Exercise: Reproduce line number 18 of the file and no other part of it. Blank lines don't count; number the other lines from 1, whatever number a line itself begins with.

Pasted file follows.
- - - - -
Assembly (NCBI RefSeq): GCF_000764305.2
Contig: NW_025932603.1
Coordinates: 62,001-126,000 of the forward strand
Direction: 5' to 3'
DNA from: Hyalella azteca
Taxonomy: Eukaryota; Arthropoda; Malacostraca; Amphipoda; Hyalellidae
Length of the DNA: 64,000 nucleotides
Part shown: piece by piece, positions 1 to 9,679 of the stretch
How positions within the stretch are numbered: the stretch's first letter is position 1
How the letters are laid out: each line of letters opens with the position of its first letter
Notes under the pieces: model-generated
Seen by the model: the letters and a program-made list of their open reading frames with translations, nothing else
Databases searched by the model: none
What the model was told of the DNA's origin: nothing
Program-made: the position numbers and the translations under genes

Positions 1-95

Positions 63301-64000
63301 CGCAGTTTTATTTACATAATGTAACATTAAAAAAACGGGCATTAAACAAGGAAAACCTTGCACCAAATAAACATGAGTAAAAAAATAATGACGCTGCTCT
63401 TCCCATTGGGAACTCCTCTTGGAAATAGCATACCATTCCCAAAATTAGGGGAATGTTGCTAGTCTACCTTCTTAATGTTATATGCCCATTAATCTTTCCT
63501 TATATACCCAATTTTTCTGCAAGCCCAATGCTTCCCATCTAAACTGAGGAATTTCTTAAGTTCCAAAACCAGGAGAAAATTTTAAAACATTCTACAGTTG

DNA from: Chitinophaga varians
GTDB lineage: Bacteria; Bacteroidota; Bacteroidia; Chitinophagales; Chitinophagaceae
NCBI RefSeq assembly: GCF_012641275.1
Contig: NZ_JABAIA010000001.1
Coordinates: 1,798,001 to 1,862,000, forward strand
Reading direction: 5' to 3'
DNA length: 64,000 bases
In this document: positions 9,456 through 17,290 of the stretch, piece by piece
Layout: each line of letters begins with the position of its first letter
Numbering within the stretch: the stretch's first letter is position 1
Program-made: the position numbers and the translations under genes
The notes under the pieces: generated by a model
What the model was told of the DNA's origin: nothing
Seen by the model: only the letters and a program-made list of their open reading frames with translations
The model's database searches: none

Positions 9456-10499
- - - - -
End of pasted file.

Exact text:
63301 CGCAGTTTTATTTACATAATGTAACATTAAAAAAACGGGCATTAAACAAGGAAAACCTTGCACCAAATAAACATGAGTAAAAAAATAATGACGCTGCTCT